# GUID Tree Data Structure

, 14 Feb 2013
 Rate this:
Data structure designed to store billions of items using GUID as a key.

## Introduction

With modern day data analysis, we come across a situation where we have billions of records, each with its own GUID. How do we organize terabytes of data and retrieve what we want?

The solution I describe uses GUIDs as a key, but a more generalized solution is possible.

## Background

While working at my previous company, someone mentioned that they had billions of records to process. They wanted to count the number of unique GUIDs, but couldn't find a useful tool to use. The idea popped into my head and here's the result.

The solution is based on the notion of a base n key with m digits. In the case of a GUID, we have 32 hexadecimal digits. As a result, we can create a tree structure with a depth of 32 (for each of the digits in the GUID). Each node would have an array of 16 sub-trees attached to it.

A simplified example is seen below:

Under A, below the root, the array contains 3 elements, with links to 3 sub-trees. The `System.Guid` method `ToByteArray()` returns a byte array of 16 bytes. Since a byte contains 256 possible values, that seemed like an unnecessary use of memory. As a result I split it into a 32 element byte array, where each element contained a hexadecimal value. This allows for a node with an array containing 16 sub-trees, instead of 256 sub-trees. I could have used a linked list instead of an array, but I didn't want to increase retrieval time. I sacrificed memory for performance. The solution presented uses two types of data structures, depending on the number of records you need to store.

##### Memory Based

For small data sets, when we are certain all data can be stored in memory. The above data structure is used here.

##### File Based

For large data sets consisting of billions of records. The solution uses the file system to store data. The above data structure is represented as a series of file system directories. The limitation is that you need a drive with sufficient memory. You will need to use a spanned hard drive to store all the billions of records you need to work with. This is currently single-threaded, although a multi-threaded solution is possible.

## Using the code

##### For the in-memory solution:
```// Create collection for memory-based storage
GuidCollection<int> guidCollection = new GuidCollection<int>();

// Key we will use
Guid newGuid = Guid.NewGuid();

// Contains key
bool res = guidCollection.ContainsKey(newGuid);

// Count
int count = guidCollection.guidArrayTree.Count;

// Allow overwriting data
guidCollection.OverwriteValues = true;

// Index (set)
guidCollection[newGuid] = 10;

// Index (get)
int val = guidCollection[newGuid];

// Enumerate
foreach (int intVal in guidCollection.GetEnumerator())
{
System.Console.WriteLine("Value is: " + intVal);
}

// Retrieve
int retrivedValue;
guidCollection.TryGetValue(newGuid, out retrivedValue);

// Remove
guidCollection.Remove(newGuid);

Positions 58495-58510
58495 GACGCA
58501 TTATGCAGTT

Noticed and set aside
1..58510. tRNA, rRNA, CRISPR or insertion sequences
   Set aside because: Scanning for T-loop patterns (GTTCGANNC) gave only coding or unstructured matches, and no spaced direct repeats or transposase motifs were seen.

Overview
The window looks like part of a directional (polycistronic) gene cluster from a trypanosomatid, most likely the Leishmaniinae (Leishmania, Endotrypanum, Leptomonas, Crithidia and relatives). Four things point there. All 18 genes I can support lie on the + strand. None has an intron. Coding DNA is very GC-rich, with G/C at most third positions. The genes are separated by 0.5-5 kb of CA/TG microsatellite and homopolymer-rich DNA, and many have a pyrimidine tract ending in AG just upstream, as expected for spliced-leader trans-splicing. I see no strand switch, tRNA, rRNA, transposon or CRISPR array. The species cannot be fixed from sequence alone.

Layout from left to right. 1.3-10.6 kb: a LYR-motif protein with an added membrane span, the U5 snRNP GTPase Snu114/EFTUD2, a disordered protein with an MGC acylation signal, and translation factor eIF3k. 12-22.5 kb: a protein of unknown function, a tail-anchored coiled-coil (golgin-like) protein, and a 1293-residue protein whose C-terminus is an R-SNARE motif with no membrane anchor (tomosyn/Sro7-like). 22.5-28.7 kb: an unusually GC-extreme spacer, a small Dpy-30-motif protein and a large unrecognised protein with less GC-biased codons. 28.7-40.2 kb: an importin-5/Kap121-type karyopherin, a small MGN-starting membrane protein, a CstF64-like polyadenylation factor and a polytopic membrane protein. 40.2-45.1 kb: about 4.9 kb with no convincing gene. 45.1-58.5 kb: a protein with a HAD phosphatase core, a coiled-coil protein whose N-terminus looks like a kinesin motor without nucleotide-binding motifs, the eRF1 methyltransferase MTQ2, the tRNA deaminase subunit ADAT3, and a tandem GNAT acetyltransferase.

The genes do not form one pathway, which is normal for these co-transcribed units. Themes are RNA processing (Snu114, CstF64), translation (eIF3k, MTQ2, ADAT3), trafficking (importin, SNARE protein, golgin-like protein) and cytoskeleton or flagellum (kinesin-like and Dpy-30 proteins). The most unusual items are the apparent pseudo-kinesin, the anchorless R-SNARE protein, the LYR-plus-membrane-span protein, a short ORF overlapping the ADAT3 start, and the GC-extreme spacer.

```
##### For the file-based solution:
```// directory where we store the data structure
string dir = "C://TestDir/";

// Create collection for file-based storage
GuidCollection<int> guidCollection = new GuidCollection<int>(dir);

// Key we will use
Guid newGuid = Guid.NewGuid();

// Contains key
bool res = guidCollection.ContainsKey(newGuid);

// Count
int count = guidCollection.guidArrayTree.Count;

// Allow overwriting data
guidCollection.OverwriteValues = true;

// Index (set)
guidCollection[newGuid] = 10;

// Index (get)
int val = guidCollection[newGuid];

// Enumerate
foreach (int intVal in guidCollection.GetEnumerator())
{
System.Console.WriteLine("Value is: " + intVal);
}

// Retrieve
int retrivedValue;
guidCollection.TryGetValue(newGuid, out retrivedValue);

// Remove
guidCollection.Remove(newGuid);```

## Points of Interest

The `GetEnumerator()` method required recursion, since we are dealing with a deeply embedded data structure and each level had multiple entries. I got stuck on that, until I found this article: http://stackoverflow.com/questions/2055927/ienumerable-and-recursion-using-yield-return

Adding and retrieving data is in linear time. However, we pay for this in terms of memory usage.

## You may also be interested in...

Software Developer
United States
I’ve been a software developer for the last 11 years.
My language of choice is C#.
My strength lies in windows based programming as an SDET.

Strengths include:
• Object Oriented Programming
• Design Patterns
• Data Structures, Algorithms
• Windows Automation

Principle technologies include:
• Visual Studios 2010 (Ultimate, TFS, Test Manager)
• C# 4.0, XML, WPF, SQL Server

Education includes:
• BSEE - Concordia University, Quebec, Canada
• Programmer Analyst Certificate - John Abbott College, Qc, Canada
• Certified Scrum Master Training - Danube, Bellevue, WA
• Windows Azure Training - Wintellect, Bellevue, WA

Certification:
• Microsoft Certified Solution Developer for the MS.NET Platform

 First Prev Next
 Evidence... Mehdi Gholam 14-Feb-13 6:59
 I don't see any evidence or tests to back your claim for billions of records performance.   What you are showing is a b-tree structure.   Please supply more information. Its the man, not the machine - Chuck Yeager If at first you don't succeed... get a better publicist If the final destination is death, then we should enjoy every second of the journey.
 Last Visit: 31-Dec-99 18:00     Last Update: 1-Sep-14 9:40 Refresh 1